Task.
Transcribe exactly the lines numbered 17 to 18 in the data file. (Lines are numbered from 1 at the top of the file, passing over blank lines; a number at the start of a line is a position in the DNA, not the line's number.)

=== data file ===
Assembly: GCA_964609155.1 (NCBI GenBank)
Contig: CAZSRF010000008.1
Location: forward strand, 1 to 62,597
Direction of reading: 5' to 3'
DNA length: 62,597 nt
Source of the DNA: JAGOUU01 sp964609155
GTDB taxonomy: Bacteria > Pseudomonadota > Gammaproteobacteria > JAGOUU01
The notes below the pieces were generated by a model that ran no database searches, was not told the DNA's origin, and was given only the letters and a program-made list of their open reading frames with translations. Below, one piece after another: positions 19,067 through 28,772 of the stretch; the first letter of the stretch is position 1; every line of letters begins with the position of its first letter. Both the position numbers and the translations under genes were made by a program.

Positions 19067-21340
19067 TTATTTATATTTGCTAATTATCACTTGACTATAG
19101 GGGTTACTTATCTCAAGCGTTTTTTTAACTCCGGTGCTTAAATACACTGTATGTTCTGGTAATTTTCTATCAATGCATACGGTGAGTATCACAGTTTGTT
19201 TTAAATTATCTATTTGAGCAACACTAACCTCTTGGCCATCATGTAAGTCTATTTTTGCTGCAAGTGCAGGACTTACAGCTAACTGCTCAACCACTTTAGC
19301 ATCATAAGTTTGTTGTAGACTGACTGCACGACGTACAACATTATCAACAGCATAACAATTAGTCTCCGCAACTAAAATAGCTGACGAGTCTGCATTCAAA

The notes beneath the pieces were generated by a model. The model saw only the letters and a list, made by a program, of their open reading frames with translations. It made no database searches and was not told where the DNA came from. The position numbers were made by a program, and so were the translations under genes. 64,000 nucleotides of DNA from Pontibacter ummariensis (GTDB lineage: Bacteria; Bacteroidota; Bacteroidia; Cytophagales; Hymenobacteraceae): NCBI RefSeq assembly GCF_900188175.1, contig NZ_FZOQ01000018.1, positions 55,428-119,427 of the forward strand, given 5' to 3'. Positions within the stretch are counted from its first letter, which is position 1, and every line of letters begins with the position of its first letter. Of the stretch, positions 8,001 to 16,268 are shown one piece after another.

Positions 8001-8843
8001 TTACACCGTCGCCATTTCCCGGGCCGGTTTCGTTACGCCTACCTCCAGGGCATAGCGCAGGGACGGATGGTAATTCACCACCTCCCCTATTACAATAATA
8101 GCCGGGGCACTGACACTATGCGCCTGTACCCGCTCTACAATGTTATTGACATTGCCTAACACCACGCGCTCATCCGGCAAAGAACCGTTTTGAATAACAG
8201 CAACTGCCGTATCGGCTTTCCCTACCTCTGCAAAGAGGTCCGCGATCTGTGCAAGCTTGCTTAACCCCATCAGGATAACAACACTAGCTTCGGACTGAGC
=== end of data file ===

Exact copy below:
8101 GCCGGGGCACTGACACTATGCGCCTGTACCCGCTCTACAATGTTATTGACATTGCCTAACACCACGCGCTCATCCGGCAAAGAACCGTTTTGAATAACAG
8201 CAACTGCCGTATCGGCTTTCCCTACCTCTGCAAAGAGGTCCGCGATCTGTGCAAGCTTGCTTAACCCCATCAGGATAACAACACTAGCTTCGGACTGAGC